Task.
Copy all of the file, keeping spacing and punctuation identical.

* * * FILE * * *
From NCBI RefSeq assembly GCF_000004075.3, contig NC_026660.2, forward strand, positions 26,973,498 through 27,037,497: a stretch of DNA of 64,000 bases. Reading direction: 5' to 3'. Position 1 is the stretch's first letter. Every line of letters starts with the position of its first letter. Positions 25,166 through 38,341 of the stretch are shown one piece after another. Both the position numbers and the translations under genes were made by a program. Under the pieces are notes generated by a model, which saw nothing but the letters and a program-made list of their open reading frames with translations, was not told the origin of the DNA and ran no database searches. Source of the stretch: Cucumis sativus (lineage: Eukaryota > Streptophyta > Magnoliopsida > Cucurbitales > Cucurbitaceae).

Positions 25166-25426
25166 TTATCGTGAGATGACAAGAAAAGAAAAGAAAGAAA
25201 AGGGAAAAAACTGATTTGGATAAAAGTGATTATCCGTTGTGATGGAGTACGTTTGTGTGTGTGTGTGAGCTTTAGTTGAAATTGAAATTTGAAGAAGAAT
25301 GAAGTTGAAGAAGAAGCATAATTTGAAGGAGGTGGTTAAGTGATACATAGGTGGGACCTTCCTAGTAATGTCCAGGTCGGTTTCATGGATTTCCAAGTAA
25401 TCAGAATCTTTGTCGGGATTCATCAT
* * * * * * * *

From NCBI RefSeq assembly GCF_000004075.3, contig NC_026660.2, forward strand, positions 26,973,498 through 27,037,497: a stretch of DNA of 64,000 bases. Reading direction: 5' to 3'. Position 1 is the stretch's first letter. Every line of letters starts with the position of its first letter. Positions 25,166 through 38,341 of the stretch are shown one piece after another. Both the position numbers and the translations under genes were made by a program. Under the pieces are notes generated by a model, which saw nothing but the letters and a program-made list of their open reading frames with translations, was not told the origin of the DNA and ran no database searches. Source of the stretch: Cucumis sativus (lineage: Eukaryota > Streptophyta > Magnoliopsida > Cucurbitales > Cucurbitaceae).

Positions 25166-25426
25166 TTATCGTGAGATGACAAGAAAAGAAAAGAAAGAAA
25201 AGGGAAAAAACTGATTTGGATAAAAGTGATTATCCGTTGTGATGGAGTACGTTTGTGTGTGTGTGTGAGCTTTAGTTGAAATTGAAATTTGAAGAAGAAT
25301 GAAGTTGAAGAAGAAGCATAATTTGAAGGAGGTGGTTAAGTGATACATAGGTGGGACCTTCCTAGTAATGTCCAGGTCGGTTTCATGGATTTCCAAGTAA
25401 TCAGAATCTTTGTCGGGATTCATCAT